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Another Argument by Twitter

I hate argument by Twitter. Atheist @Monicks tweeted the following on Jan 5, 2011:

If there really were a god, nobody would need faith!

Faith = Trust. Sorry, but you FAIL–once we see that God exists, then we would still need to trust him. That trust is informed by reason (not opposed to it), by virtue of God’s past dealings with humanity. Those dealings are described in the Old Testament, and the sovereignty of God is re-enforced in both Testaments. God has ordained the end as well as the means: he is in total control. As Jesus aptly put it, “Whoever is not with me is against me, and whoever does not gather with me scatters” (Lk 11:23).

The issue is your definition of “faith.” It is most emphatically not “blind faith,” or “belief in spite of overwhelming evidence.”

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About Cory Tucholski

I'm a born-again Christian, amateur apologist and philosopher, father of 3. Want to know more? Check the "About" page!

Posted on January 13, 2011, in God, Humor and tagged , , , . Bookmark the permalink. 4 Comments.

  1. !

    That is one of the clearest and succinct explanations of a person’s definition of the word faith that I have ever come across.

    Many other people write thousands of words, but only make the definition more confusing.

  2. I have faith in my lack of faith. I walked away from God many years ago. I then began to study all religions through the eyes of a non bias theological approach. Faith is simply believing in something that cannot be proved to be real or false. I write many things about faith and not so many of them are nice towards Christianity. I love the Bible it is a great book. Perhaps my anger towards God is because he turned his back on me when I needed him the most, when I was a vulnerable child trying to find safety and he gave me none.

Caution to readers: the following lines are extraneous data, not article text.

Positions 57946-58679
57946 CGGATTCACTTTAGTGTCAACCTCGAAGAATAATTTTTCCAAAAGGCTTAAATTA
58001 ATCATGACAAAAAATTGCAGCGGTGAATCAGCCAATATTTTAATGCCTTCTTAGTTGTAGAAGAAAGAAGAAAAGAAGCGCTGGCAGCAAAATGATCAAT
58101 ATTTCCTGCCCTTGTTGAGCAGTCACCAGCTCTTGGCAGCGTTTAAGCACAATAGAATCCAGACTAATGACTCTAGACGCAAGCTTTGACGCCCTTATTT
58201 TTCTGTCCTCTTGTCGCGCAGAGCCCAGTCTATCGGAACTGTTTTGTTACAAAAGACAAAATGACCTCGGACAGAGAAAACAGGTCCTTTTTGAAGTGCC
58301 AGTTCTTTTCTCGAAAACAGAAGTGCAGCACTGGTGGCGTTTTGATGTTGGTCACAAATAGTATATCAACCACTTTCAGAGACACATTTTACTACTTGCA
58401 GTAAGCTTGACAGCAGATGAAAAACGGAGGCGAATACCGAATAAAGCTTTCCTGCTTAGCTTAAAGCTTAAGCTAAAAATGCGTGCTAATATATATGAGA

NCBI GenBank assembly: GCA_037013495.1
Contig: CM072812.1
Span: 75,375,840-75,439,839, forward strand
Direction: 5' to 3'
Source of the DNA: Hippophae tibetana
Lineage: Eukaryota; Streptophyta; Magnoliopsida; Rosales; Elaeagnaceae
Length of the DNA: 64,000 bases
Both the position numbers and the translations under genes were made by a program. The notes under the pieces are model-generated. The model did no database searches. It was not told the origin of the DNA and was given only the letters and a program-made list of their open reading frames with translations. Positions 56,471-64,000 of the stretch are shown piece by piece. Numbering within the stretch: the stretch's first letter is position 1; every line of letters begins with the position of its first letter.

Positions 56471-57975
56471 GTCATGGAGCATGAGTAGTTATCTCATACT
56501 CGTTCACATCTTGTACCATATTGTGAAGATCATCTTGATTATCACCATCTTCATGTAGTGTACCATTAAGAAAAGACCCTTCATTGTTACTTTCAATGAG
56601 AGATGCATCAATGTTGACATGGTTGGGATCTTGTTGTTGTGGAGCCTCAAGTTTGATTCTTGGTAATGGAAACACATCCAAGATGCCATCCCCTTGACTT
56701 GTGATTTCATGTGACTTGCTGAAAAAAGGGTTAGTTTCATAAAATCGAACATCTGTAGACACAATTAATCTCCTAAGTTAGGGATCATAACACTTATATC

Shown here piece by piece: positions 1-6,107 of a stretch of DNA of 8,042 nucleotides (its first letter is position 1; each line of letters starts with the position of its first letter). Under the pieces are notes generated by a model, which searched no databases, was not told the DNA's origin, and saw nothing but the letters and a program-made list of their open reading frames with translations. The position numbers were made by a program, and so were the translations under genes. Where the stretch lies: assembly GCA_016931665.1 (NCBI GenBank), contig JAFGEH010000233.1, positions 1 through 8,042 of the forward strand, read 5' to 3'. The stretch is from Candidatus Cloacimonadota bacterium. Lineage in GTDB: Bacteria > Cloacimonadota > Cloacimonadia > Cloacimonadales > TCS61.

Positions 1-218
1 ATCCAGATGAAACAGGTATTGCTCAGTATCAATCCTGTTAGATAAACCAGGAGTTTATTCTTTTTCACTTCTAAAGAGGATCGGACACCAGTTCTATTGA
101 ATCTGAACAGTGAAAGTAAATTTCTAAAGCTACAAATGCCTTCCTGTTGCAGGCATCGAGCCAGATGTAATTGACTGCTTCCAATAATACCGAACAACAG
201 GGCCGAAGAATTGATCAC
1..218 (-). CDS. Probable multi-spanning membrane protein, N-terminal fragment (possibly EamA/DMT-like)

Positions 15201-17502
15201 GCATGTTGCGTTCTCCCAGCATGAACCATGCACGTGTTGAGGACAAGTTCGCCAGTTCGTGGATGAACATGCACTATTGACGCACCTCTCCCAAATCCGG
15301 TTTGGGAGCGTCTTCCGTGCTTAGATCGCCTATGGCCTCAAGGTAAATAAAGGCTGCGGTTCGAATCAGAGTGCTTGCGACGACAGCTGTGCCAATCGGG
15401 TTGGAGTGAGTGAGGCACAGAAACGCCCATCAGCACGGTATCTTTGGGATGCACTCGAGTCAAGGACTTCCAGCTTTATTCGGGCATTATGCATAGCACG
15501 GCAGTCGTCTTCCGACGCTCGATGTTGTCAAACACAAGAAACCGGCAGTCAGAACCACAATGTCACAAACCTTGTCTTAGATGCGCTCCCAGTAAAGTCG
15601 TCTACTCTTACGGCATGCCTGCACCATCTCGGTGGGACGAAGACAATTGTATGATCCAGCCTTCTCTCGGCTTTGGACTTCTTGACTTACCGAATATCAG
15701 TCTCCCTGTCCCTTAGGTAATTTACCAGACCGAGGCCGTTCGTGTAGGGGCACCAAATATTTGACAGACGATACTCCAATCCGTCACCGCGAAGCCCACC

• I have your blog on my to-read list.

      My turn to applaud you. A common denominator in many stories of ex-Christians is the feeling that God somehow abandoned them. I’m sure that Job felt abandoned, too. Paul seemed a bit ticked that God wouldn’t remove the thorn in his flesh–some unnamed but persistent sin that held him bound (some suspect he might have been gay, but that’s pure conjecture based on his repeated condemnation of homosexuality [which is always interpreted as “homophobia” nowadays] and his celibacy). It’s normal to be angry at God at certain points; you, however, openly admit your skepticism might be colored by that anger. Most skeptics won’t admit that, and they get extremely defensive when the apologist points out their anger in the words they use toward their former faith. The Bible assures us we will face trials and hardship, but that our faith (trust) is perfected and made stronger through these trials. Sometimes, however, the person falls away.

      I still disagree with the repeated assertions by skeptics that faith is simply believing without proof. At the end of the day, faith is trust, nothing more, nothing less.

  1. Pingback: On Not Posting for a Few Days, or, 2011: Year of E-books « Josiah Concept Ministries

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